Let's see if I can wrap up all of 2016 in one blog post, shall we? So much has happened in one year!
We always strive to make advocating for very small processors and small farmers a priority. This year we are very pleased with the results of our efforts. In no way have we accomplished our goal of making it easier for small processors and small farmers, but it is encouraging to see such results.
In March, Greg was called to Lieutenant Governor Sue Ellspermann's office to help rewrite the compromise for exempt poultry slaughter laws. This was legislation that allows operations smaller than Gunthorp Farms to legally operate within the state, including selling to restaurants, without the hurdles of daily meat inspection. These exemptions provide a legal framework for entry into an industry that otherwise has extreme barriers to entry. Gunthorp Farms started under exempt slaughter and has now grown to a size that requires 3 USDA inspectors everyday.
In October, we were extremely honored to host a meeting with USDA/FSIS and a number of very small processors at the farm to discuss issues that very small processors face. The Director of Policy, the Director of Field Operations, the Administrator of Humane Handling, the Head of Labeling, and the Deputy Administrator all made it out; USDA FSIS really took the meeting seriously by sending out their big shots! As a result of this meeting, USDA has agreed to have quarterly meetings with the same goal in mind. This is a huge step in the right direction and we are excited to see how the meetings in 2017 help to further the cause. (Read more about the meeting in my blog post here.)
Greg has also been involved in the Meat and Poultry Inspection Dialogue hosted by the Meridian Institute and Pew Charitable Trusts. This group was formed to begin the process of rewriting the over 100 year old Meat and Poultry Act. It is really exciting that sustainable agriculture representatives are able to have a seat at the table alongside the Vice Presidents for Food Safety of companies like Cargill, Hormel, Tyson, McDonald's, Kroger at events like this that will have an impact on our food supply.
I am excited to begin my journey in advocating for sustainable agriculture and the local food movement as well. This year I was featured in FamilyFarmed to help encourage young farmers. I was also asked to join the Northeast Indiana Regional Partnership's Local Food Network Steering Committee to help develop a local food network here in this corner of the state and I am looking forward to future meetings in 2017.
Another project that is in the works is our turkey jerky! We have our labels made and approved (with our new logo of course!). Now we are just waiting for Zick's Specialty Meats (our co-packer) to have an opening in their schedule so they can take some of our turkey to make us another batch. Our turkey jerky will be hitting shelves early in 2017.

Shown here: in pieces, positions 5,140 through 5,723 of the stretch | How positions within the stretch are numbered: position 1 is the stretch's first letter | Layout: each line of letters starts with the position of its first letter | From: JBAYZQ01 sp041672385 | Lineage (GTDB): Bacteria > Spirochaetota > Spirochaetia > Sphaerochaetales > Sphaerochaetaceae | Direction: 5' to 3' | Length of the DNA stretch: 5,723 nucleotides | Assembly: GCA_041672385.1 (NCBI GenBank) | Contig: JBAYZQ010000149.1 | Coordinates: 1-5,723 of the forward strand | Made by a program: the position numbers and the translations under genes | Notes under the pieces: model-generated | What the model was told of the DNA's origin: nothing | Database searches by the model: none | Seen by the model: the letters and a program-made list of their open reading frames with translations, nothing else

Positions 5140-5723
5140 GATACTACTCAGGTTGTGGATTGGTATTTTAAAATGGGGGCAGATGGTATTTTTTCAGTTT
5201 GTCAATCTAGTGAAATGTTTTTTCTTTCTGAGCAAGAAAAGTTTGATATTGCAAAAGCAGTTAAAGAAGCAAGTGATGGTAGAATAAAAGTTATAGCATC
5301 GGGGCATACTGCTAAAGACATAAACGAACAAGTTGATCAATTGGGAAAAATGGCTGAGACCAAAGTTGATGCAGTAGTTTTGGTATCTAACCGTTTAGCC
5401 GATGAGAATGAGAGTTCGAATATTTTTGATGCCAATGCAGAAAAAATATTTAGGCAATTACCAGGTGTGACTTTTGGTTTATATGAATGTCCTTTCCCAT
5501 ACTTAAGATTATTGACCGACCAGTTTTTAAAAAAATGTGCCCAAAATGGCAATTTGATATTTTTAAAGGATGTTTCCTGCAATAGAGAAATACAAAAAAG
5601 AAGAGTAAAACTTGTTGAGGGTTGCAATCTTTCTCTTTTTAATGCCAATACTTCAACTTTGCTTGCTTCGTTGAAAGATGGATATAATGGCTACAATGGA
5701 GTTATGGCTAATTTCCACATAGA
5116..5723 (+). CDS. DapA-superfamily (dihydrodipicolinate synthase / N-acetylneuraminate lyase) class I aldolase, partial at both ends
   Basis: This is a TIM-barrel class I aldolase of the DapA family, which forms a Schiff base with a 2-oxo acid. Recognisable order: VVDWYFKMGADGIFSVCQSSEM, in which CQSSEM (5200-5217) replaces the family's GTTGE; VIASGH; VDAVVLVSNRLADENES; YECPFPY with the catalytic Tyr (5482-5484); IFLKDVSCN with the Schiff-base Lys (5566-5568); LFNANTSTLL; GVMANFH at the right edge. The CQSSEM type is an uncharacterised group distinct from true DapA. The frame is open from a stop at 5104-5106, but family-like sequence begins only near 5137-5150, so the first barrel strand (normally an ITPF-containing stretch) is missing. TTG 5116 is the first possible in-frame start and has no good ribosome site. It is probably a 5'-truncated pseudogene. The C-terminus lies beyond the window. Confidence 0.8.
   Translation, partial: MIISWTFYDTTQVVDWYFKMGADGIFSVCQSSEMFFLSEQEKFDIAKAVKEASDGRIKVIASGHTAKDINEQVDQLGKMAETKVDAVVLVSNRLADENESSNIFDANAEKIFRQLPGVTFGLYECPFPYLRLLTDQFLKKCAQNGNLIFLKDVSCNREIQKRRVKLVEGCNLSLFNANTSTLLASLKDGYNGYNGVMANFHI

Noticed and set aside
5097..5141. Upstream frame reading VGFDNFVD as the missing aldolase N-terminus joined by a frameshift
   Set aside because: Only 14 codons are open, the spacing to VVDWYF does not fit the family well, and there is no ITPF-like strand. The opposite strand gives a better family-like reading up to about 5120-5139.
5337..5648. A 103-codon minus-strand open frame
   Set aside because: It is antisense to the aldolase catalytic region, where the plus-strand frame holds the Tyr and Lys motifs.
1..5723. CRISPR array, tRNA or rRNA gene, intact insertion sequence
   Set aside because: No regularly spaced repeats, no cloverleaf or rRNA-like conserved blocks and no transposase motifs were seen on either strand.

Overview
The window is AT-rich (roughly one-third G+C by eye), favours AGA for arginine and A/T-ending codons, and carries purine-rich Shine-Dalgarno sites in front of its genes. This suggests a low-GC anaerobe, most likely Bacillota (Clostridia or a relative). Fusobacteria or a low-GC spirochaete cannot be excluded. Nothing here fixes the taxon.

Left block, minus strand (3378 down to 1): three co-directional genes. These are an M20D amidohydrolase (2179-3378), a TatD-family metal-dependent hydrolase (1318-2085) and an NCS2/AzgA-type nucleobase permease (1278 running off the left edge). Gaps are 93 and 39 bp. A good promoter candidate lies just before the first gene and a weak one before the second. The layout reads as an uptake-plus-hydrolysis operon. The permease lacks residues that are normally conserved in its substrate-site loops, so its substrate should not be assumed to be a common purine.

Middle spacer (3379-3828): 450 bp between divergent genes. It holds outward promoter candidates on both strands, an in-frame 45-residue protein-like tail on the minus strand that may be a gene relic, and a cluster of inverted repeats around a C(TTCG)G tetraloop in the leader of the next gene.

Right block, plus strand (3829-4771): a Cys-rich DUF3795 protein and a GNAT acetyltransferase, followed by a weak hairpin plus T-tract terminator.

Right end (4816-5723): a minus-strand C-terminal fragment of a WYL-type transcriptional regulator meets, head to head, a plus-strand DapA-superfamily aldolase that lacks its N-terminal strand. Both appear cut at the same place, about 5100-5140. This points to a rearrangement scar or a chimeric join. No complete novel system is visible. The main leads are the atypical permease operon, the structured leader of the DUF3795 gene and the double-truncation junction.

Next work in progress: our meat cave. We broke ground this fall for a meat cave that we will use to dry cure hams. When Greg went to Terra Madre with Slow Food back in 2014, he was able to taste some Spanish style hams. Ever since then, he has said that we would build a cave on the farm and make our own hams. To most people, I'm sure it sounded like he was kidding, but I could tell that he was very serious about his intentions. We broke ground this fall and are hoping to have it sealed off and ready for hams in the spring! The dry cure process will take around 12 months, so we will have dry cured hams in 2018! We will probably also make some pancetta and a few dry cured sausages.
Gunthorp Farms has always been a family operated business, but this year all of us kids have taken a bigger role in the company. Evan is the full-time processing plant manger. This year he completed his Leadership Development certificate at IPFW. The classes focused on techniques to become a better leader/manager. Over the summer, Cassidy (who is now a sophomore in high school) was getting full-time hours while managing the rollstock packaging machine. Cassidy is now managing on-farm scheduled pickup retail sales around her school and basketball schedule. I graduated from Purdue this year with a degree in Agribusiness Food Marketing and have since began working for the farm full-time as our director of sales & marketing. I love getting to work with my family on a day to day basis and it is great to see the potential myself and my siblings have within the business. I am continually thankful for the business that my parents created and the opportunities that they have blessed us with.
As for our personal lives, we have had a lot going on as well! Cassidy turned 16 and is about to get her drivers license. Evan moved out into Greg's childhood home (and is having fun doing a lot of renovating!). I got engaged to my sweet boyfriend Ed. Greg (finally) got his meniscus repaired.
This year has unfortunately had its low points as well. This year we mourn the loss of Grandpa Keller and Aunt Mel, both of who are greatly missed. Please remember to hug your loved ones and do not take any time for granted.
The Reason This Is All Possible
Thank you! You, reading this right now, are the reason we are able to do what we do. We thank you for your continual support. Without supporters like you, we could not chase our dream of raising animals the way we believe they ought to be raised. Our family business is alive and well because of supporters like you, whether you purchase our products or read our blog posts and offer support from afar.
Merry Christmas from all of us here at Gunthorp Farms and we wish you a happy new year as well!
Until next time,
Allow your passion to become your purpose and it will one day become your profession.
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